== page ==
And once I got better, that was when I actually started thinking, oh, you know, and Seth Rogen and Evan Goldberg started really urging me to write the movie. But when I was actually sick, it was really kind of this place I would go in my head to kind of retreat from all the chaos, and I would just kind of think of where I could - you know, you know, all the crazy things that were happening in my life, I would just think of, you know, a place where I could put all of that. But I never actually thought that this movie would be made.

GROSS: So what kind of cancer did you have?

REISER: I had a massive tumor in my spine, and similar - very similar to what Joe's character has in the movie, and Joe has a schwannoma neurofibrosarcoma, which is basically a tumor in the spine. It grows on the nerve.

GROSS: A cancerous tumor, yeah.

REISER: Yeah, it's a cancerous tumor that grows along the nerve sheath and then spreads out through the back and in between the vertebrae, and it's very messy.

GROSS: So how was your spine affecting from them disentangling the tumor from the spine?

REISER: Well, I had to go through a lot of intensive physical therapy. It probably took about a year to a year and a half until I was walking without, you know, a limp. But, you know, after the surgery the doctor thought that I would never be able to run again, but two years later I was jogging, so.

Now, you know, six years later, I'm still in physical therapy, but I've pretty much fully recovered.

GROSS: That's great. I'm really glad to hear that. Now, the movie raises a question that I think a lot of people have to face if they get very sick. Young people have to face it, you know, like people in their teens or 20s have to face it. People who are middle-aged have to face it. Like, if you're not married, and if you don't have, like a real serious partner in life, who is going to help take care of you? And in your movie, the character is about 24?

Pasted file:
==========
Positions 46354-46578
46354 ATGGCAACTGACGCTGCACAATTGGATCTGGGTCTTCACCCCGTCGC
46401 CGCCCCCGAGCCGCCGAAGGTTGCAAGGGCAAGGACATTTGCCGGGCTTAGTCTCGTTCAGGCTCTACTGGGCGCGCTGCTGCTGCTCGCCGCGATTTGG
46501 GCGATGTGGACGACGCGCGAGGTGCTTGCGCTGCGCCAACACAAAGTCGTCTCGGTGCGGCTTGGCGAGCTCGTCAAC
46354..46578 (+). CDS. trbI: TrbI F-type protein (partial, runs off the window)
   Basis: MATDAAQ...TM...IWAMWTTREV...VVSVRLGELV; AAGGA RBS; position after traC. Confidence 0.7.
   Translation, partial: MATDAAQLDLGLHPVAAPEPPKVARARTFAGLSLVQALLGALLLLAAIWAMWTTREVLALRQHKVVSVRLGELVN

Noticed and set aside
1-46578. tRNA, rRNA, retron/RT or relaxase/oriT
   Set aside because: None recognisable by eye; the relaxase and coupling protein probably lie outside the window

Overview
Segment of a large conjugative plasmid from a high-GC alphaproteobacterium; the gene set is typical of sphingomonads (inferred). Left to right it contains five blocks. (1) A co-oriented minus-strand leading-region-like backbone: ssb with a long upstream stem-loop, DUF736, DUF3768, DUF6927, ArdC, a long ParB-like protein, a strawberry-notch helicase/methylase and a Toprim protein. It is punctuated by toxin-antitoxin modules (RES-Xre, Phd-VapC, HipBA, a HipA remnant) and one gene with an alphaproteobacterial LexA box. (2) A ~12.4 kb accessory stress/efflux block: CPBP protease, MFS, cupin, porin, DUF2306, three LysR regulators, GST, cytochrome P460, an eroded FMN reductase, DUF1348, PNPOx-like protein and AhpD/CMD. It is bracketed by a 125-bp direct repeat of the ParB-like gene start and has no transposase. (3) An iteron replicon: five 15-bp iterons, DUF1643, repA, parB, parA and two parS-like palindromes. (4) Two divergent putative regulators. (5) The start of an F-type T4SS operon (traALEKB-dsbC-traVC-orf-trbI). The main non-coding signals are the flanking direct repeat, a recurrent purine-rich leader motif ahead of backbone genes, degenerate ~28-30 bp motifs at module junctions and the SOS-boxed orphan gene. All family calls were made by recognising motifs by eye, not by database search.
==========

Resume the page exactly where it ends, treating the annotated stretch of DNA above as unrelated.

REISER: He's 27.

GROSS: Twenty-seven, okay. And so, like, you know, his mother, as we heard in the clip, his mother is like, oh, I'm going to move in, which he refuses to let happen. But so the question is, like, is there a good friend who is going to take care of you? Are you going to invite a parent if you have one that's still living, a sibling? Or, you know, what are you going to do?

So how did you handle that? You know, in the movie, Seth Rogen kind of takes over that role of being the person who really sees you through it.

REISER: Yeah, I mean, in real life Seth did play that role. He was sort of like my Patch Adams.


REISER: You know, he definitely...

GROSS: I won't tell him you said that.


REISER: I tell him. I've told him, so it's OK. But, you know, my mom really wanted to take care of me, and I was in L.A., and she was in New York, and the moment I told that her I was diagnosed, she got on a plane and flew to L.A. We went to one doctor's appointment, and I just could not handle, you know, being babied.

I just, you know, I was 25, and I was just - you know, that's at the age where I was really kind of finding my own independence and the idea of having my mother take care of me just seemed so unbearable. So I put her on a plane and made her go back to New York, which just - I mean, that just - you know, she was really patient with me, but I really - I was not - did not treat her as well as I probably should have.

And that's reflected in the script and in the movie, you know, the relationship between Joe and Angelica and how trying that is for them during that period. And that was exactly how it was for my mother and I. And it's hard, you know, at 25 to really - to know how to ask for help from your mother because it's the person you're trying to break away from.

GROSS: Oh, yeah, right, right.